Walker, Texas Champion
Jimmy Walker’s PGA Tour transformation over the last 18 months has been something to behold.
Precisely what happened to Walker as he approached his 35th birthday isn’t exactly clear – perhaps he made a wish and it came true – but the one-time journeyman has managed to turn himself into one of the most successful players in the world.
Walker’s first 187 PGA tour starts, dating over a period of 12 years, did not yield a single victory, but since his two-stroke triumph at the Frys.com Open in October 2013, he has gone on to pick up four more wins and has been a constant presence at the top of PGA Tour leaderboards.
More than likely it was simply getting that first win under his belt that helped spur Walker on to bigger and better things.
It took only three months after his first victory for his second to arrive at the Sony Open, and less than a month later he’d have his third, edging out Dustin Johnson and Jim Renner at the AT&T Pebble Beach National Pro-Am.
At the start of 2015, he narrowly lost out to Patrick Reed in a play-off for the Hyundai Tournament of champions, but he bounced straight back by defending his Sony Open title with an incredible nine-shot margin of victory to earn trophy number four.
Now, Walker has his fifth win, after holding off the in-form Jordan Spieth at Sunday’s Valero Texas Open for a four-shot triumph.
The numbers – and the dollars – make for impressive reading. In the last 17 months he has earned over $10m, that’s $3m more than he earned during his first 12 years as a professional.
Walker’s latest win lifted him into the top 10 for the time in his career, and also keeps him atop the FedEx Cup standings, where he has held down the top spot in 46 of the last 60 weeks.
He also now holds more PGA Tour wins than the likes of Henrik Stenson, Jason Day, Martin Kaymer, Lee Westwood, Webb Simpson, Keegan Bradley, Jason Dufner and Rickie Fowler, and he’s fast catching up to the likes of Bubba Watson, Matt Kuchar and Brandt Snedeker. And let’s not forget, it’s all come in the space of a year and a half.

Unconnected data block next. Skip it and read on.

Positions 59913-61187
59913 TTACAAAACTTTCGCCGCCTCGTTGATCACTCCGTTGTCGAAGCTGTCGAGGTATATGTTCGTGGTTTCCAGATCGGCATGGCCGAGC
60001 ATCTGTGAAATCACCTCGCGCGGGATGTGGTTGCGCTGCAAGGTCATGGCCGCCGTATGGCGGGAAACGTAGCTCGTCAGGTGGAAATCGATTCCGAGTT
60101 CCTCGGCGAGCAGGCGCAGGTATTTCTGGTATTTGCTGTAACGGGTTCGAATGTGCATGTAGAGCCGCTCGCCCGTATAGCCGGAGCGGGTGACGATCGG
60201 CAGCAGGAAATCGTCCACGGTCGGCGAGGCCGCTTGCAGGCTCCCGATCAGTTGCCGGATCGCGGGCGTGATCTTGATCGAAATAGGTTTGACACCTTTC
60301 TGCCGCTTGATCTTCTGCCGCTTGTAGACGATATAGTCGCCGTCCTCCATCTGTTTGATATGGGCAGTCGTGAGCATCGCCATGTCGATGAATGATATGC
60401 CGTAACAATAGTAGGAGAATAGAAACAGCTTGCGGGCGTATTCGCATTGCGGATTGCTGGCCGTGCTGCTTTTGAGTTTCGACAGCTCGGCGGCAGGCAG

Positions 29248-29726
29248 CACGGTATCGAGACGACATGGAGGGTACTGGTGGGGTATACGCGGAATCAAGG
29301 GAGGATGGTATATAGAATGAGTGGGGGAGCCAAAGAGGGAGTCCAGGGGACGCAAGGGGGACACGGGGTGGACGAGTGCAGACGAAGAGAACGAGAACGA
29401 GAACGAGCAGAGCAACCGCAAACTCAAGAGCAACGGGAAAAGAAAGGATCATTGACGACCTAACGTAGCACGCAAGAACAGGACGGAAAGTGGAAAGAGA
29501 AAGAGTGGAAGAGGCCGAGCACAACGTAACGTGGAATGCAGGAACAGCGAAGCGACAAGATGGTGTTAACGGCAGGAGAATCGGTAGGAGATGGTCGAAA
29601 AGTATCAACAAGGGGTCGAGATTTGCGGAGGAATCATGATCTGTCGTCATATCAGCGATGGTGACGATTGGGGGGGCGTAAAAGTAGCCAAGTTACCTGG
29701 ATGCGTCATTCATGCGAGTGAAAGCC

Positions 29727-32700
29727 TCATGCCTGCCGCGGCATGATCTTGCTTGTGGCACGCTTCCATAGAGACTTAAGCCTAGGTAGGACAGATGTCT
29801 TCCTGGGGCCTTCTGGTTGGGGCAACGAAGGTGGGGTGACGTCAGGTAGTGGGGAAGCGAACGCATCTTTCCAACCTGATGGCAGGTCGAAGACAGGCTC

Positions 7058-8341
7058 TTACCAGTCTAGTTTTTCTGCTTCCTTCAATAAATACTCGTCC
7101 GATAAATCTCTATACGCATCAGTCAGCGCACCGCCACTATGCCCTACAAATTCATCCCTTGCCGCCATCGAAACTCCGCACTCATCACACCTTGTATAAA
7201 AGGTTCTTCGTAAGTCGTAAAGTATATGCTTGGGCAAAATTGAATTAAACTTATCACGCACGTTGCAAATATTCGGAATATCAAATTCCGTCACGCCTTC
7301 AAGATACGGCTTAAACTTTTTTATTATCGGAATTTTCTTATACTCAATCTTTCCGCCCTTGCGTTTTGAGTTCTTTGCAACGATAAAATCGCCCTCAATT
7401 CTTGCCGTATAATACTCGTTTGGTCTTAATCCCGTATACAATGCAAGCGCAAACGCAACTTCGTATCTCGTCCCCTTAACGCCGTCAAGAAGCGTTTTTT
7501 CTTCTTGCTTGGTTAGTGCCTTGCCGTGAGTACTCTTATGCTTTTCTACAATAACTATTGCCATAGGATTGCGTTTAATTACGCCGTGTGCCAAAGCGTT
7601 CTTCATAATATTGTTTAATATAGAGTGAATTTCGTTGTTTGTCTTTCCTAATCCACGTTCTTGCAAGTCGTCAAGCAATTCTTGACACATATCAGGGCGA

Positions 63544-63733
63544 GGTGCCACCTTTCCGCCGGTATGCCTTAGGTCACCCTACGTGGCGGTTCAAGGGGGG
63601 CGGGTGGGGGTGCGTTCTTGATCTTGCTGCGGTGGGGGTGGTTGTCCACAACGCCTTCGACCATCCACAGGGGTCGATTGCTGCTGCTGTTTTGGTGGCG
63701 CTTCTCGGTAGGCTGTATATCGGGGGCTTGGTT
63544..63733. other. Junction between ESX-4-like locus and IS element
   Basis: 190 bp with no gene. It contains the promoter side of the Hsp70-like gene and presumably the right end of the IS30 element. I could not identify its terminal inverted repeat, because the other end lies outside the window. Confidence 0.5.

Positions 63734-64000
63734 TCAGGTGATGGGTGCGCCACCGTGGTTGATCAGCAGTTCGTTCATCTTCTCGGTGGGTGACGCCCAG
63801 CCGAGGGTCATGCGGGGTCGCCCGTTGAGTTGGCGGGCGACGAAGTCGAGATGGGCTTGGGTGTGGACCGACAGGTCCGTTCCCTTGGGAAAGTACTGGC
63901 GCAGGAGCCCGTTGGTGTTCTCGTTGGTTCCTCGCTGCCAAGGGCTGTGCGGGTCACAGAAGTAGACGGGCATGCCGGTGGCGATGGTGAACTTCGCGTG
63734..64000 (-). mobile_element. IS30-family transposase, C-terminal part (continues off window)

Sunday’s victory was particularly special for Walker as well. As a resident of San Antonio who used to come watch the Texas Open as a youngster, marching up the 18th fairway with a four-shot lead was a moment to savour.
“To play this well at home in front of everybody, it’s amazing,” Walker said. “I don’t know how else to describe it or I’d be a writer, like you guys. I don’t know how to describe it. It’s cool.”
It wasn’t always as easy as his stroll on the 18th suggested. When he found the trees off the tee on the fourth hole, Walker managed to get up and down for a bogey, limiting what could have been a much more damaging mistake.
“I just tried to stay composed and not get ahead of myself,” Walker said. “Out here, no lead is safe and on this golf course a big number is right around the corner if you’re not careful.”
It’s not hard to see why Walker is winning so many golf tournaments. His length and accuracy off the tee means he frequently takes full advantage of the par fives, while his short game – and his putter in particular – seldom lets him down. It makes for a potent combination.
“I drove it well on the par 5s all week and that helps,” Walker said. “If I set myself up good off the tee, the short game is pretty sharp, so that really helps.”
Walker now joins a select group of recent winners who have every reason to feel positive about the trip to Augusta for the Masters, which gets under way on April 9.
“I’m looking forward to it,” he added. “You definitely wouldn’t want to go there not playing well. I’ll get a look at the course and just get ready for an amazing week.”
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